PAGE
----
Last Fieldwork Season in China
I’m currently in Hangzhou, China at the Tea Research Institute(TRI) for my fourth and last time. It’s bitter sweet (like my favorite teas ;-) ) since I’m both glad to be nearing the end of my PhD, and sad to say goodbye to all the friends I’ve made and a city I’ve really grown to enjoy living in.
This final summer, I’ve been focusing on a few experiments having to do with leafhoppers and their effects on tea chemistry (see the project page for more info). I’m repeating an experiment from last year, where I put different densities of insects on tea plants and measure the chemistry, but this time using two different cultivars to see if they respond differently to insect attack.
I’m also trying my hand at making oolong tea!
This is part of an experiment aiming to better understand when leafhoppers are a pest, and when they can improve tea quality. They’re definitely considered a pest to farmers that make green tea, but prized by some farmers making Eastern Beauty oolong. There are many reasons for this, but I’m curious about how tea leaves react during processing after being previously damaged by leafhoppers. I’ve written a bit about this on TeaGeek before, so you can read more about what’s going on during oolong processing there.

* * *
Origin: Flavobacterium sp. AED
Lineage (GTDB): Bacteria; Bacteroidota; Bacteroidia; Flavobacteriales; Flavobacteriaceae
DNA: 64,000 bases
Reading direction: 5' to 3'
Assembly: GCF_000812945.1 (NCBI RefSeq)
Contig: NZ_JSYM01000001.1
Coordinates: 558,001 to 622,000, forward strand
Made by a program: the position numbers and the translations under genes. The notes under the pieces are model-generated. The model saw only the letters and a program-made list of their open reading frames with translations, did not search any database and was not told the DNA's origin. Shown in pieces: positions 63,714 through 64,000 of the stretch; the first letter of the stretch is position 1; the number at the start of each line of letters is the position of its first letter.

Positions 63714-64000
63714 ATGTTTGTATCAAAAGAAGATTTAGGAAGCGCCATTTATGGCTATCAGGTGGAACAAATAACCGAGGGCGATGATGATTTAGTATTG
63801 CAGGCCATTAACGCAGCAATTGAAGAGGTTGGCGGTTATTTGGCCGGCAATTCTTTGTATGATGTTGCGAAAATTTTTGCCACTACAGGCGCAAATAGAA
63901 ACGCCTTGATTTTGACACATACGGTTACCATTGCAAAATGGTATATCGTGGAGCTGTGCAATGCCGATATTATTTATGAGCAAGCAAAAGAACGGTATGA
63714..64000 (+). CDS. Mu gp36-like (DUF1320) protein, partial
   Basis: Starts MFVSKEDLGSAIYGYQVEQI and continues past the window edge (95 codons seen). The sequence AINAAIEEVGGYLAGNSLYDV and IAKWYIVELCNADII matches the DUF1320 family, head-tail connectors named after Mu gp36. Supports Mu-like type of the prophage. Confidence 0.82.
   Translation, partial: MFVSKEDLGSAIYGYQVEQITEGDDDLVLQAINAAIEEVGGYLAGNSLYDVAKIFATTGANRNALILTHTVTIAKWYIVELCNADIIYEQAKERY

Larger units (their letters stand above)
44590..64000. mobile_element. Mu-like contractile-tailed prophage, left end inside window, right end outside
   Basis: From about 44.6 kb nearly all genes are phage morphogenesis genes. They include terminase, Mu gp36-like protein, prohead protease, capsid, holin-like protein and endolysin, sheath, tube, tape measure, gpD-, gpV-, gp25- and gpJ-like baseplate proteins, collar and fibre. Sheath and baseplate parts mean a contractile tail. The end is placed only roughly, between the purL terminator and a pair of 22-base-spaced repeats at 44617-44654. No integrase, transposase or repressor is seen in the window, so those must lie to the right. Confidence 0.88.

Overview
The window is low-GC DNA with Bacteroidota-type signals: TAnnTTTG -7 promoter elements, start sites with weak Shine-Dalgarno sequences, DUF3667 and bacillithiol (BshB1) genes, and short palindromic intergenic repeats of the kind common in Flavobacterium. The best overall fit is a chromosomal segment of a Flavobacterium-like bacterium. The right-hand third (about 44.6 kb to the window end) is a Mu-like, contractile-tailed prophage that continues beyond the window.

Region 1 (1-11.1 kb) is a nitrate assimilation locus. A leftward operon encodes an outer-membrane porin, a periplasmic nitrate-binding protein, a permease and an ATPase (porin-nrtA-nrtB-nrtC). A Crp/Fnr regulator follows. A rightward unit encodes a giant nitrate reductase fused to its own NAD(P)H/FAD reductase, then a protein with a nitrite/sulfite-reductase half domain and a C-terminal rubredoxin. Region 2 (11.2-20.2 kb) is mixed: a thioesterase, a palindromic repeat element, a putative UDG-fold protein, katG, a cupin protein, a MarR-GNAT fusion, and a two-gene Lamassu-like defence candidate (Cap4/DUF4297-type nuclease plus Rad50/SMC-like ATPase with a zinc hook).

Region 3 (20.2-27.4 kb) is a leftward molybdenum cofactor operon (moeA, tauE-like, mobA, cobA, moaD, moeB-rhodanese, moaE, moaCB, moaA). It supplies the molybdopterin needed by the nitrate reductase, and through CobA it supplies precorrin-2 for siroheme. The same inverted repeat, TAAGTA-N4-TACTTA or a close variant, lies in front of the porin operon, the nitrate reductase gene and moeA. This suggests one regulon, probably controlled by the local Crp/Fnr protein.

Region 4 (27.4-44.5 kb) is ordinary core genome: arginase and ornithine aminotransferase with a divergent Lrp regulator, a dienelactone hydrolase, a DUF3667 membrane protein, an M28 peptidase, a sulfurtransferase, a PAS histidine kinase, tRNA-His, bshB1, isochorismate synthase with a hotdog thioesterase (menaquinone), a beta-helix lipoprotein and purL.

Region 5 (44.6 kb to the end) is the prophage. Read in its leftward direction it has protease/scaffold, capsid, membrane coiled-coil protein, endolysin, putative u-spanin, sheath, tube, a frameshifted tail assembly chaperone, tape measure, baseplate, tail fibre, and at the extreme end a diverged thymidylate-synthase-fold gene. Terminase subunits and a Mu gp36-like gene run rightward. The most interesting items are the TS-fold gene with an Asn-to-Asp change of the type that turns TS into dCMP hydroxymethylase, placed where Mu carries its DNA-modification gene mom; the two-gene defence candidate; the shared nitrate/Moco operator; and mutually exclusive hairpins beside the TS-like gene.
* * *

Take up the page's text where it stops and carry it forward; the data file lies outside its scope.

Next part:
I’m doing these two experiments at TRI’s new-ish experimental field station in near-by Shengzhou.
It is rather boring there since there are hardly any other students working there, it’s in a rural area, and it has barely functioning internet. But the weather last week there was amazing. It was dry! It was actually dry! In China! I’ve never been anywhere not extremely humid in China. In fact, it felt like home (California). Hot, dry, cool breezes at night, scattered fluffy clouds—perfect. I’ve always been lucky in that whenever I’m doing really grueling, repetitive, sweaty fieldwork, it’s at least been somewhere beautiful. That really keeps me going.
I’m so happy to see old friends and meet new ones! I’ve been working closely with Dr. Li Xin and his masters student, Wei Ji Peng for the past 3 years and it’s great to see them again. I’ve also made friends in other departments (it’s easy to make friends at a tea research institute when you’re a foreign tea geek!) and it’s great to see them again as well.
I’ve also been lucky to have a Chinese REU student working with me this summer. Her name is Guo Ming Ming, and she’s been extremely helpful in carrying out experiments, catching leafhoppers, and translating (no, even after 4 years I do not speak Mandarin well enough to do much of anything on my own).
Fieldwork is fun, but its far too hot to work outside for most of the day. So I usually finish my morning work before breakfast most days, and occasionally do some work in the evening. Of course there are longer days for setting up experiments, but most of the time I’m in an office. I’ve been working a lot on writing and coding for a paper about using partial least squares regression (PLS) on ecological data. I’m learning a lot in the process, and I can’t wait to share it with everyone (it might even include cupcakes vs. muffins!)
- Non-linear effects of tea green leafhopper (Empoasca onukii) density on tea (Camellia sinensis) secondary metabolites and implications for tea quality.
- Can pests rescue tea quality from climate change?
- Quantifying leafhopper damage with automated supervised classification
- Climate Effects on Bug-Bitten Tea
- Can Insect Damage Improve Tea Quality In a Changing Climate?